Sprout Grower's Dome Created by Tony Hornick
Frequently Asked Questions
How long do I soak the beans?
Only soak for 12 hours, preferably overnight. Dump the dirty water, rinse and replace in tray. No more soaking is necessary.
My beans are not sprouting. What did I do wrong?
You may not have soaked them long enough or the temperature in your home is cool. You could try soaking for an additional few hours or rinse more often until the germination begins.
My beans are growing like crazy. How can I stop this?
Your home environment is warm. When the roots are twice as long as the bean, refrigerate. How do I refrigerate? Place your sprouter in fridge directly or place in container. Rinse once daily.
The roots keep growing through the screen. What should I do?
Gravity says "grow down". The easiest thing to do is agitate the beans every time you rinse by shaking the screen side to side or move the beans about with your hand when rinsing.
How often should I rinse?
During the germination process, rinse morning and night. When refrigerated, rinse once daily.
My sprouter has developed a film. Is it dangerous?
Our water today has many minerals in it from the purification processing. Try to use filtered water. The film on the sprouter is easily cleaned with a soft sponge and mild dish soap.
How do I clean the screen?
The screen is stainless steel. An SS or copper scrubber will loosen up the grime. Some people soak it in vinegar as a natural acidic cleaner. Clean it once a month or as needed.
My sprouts are turning brown. What's going on?
You have left them too long in the tray and they have "overgerminated". Cook 'em up or dump and start again.
How much water should I use when sprouting?
Only soak for the first 12 hours. Use enough water to touch all the beans completely. It is not necessary to fill the tray so that the water covers the beans.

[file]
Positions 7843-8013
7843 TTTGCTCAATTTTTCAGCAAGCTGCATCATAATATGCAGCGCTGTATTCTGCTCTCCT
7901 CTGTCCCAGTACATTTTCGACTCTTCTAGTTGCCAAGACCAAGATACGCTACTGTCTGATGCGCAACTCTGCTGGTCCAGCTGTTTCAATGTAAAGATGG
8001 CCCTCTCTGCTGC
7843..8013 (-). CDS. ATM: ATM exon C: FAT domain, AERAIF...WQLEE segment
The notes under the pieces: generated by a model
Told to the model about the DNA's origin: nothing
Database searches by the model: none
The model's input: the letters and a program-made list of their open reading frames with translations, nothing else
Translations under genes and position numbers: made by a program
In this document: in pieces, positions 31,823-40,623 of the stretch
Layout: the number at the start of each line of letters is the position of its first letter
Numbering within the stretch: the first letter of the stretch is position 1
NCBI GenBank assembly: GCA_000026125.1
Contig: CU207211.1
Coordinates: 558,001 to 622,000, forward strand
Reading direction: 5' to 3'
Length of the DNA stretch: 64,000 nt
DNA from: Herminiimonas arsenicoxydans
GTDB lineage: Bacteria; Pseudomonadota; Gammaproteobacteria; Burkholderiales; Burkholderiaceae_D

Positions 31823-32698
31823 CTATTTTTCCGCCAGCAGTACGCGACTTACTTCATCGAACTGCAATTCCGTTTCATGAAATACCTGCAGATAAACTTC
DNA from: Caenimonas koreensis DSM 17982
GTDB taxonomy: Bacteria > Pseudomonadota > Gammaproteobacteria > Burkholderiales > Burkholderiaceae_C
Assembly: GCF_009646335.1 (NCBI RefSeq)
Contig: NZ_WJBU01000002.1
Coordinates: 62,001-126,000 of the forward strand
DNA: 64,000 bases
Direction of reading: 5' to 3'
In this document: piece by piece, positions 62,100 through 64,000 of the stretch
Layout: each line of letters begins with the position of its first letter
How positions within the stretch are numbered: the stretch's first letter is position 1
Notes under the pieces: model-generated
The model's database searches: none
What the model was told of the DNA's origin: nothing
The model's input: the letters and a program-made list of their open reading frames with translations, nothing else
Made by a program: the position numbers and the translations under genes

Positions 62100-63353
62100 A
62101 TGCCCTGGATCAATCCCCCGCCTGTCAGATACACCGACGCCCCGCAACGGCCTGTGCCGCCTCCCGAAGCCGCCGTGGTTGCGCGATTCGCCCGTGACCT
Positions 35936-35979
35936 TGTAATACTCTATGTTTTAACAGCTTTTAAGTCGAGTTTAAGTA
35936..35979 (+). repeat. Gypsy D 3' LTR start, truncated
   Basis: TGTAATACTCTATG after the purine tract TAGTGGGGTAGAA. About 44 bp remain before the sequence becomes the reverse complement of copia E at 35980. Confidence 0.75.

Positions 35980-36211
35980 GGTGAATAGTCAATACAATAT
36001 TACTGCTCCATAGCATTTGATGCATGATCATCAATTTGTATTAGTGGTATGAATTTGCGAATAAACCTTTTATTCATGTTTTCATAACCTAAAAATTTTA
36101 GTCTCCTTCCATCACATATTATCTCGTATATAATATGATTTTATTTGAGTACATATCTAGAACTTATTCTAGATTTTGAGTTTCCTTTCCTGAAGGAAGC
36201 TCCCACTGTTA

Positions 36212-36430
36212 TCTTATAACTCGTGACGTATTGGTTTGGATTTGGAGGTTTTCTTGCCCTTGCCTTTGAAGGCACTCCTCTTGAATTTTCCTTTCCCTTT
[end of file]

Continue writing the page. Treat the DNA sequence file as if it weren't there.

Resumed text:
What else can I sprout other than Mung beans?
Here is a thorough list from Wikipedia as to what you can sprout.
• Pulses (legumes; pea family): alfalfa, clover, fenugreek, lentil, pea, chickpea, mung bean and soybean (bean sprouts), adzuki. • Oilseeds: sesame, sunflower, almond, hazelnut, linseed, peanut.
• Umbelliferous vegetables (parsley family) - these may be used more as microgreens than sprouts. carrot, celery, fennel, parsley.
• Cereals: oat, wheat, maize (corn), rice, barley, rye, kamut and then quinoa, amaranth and buckwheat (these last three are used as cereal even if botanically they are not)
• Brassica (cabbage family): broccoli, cabbage, watercress, mustard, mizuna, radish, and daikon (kaiware sprouts), rocket (arugula), tatsoi, turnip. • Other vegetables and herbs: spinach, lettuce, milk thistle, lemon grass
Can I cook my sprouts?
Cooking kills food. Primarily it will destroy the natural enzymes in sprouts. Eating them raw is the best way to garner nutrition from the sprout. Cooking is not forbidden though and some nutritional value (proteins/carb/vitamins) may still be there after cooking.
How can I start selling the sprouter in my community?
We are always looking for people to sell our sprouters, either at health shows, bazaars or farmer's markets. Contact any of the distributors and they will set you up or put you in touch with someone who can.
My local health store isn't selling your sprouter. Can they sell it too?
We are always looking for retailers to sell our sprouter. Click here to be redirected to a list where you can find our sprouter being sold. If you know of a store not on the list, let us know and we'll contact them. If you would like to represent us, use the contact form to get in touch.
How can I become a distributor?
We are always expanding and you too can become a distributor or sales rep. Average monthly income from part-time work can be as high as 2-3 thousand dollars, depending on your efforts and success. Use the contact form to get in touch and we'll provide you with all the support you need to get started.
Where can I get more info on sprouts?
Click any of the following links for more info on sprouts.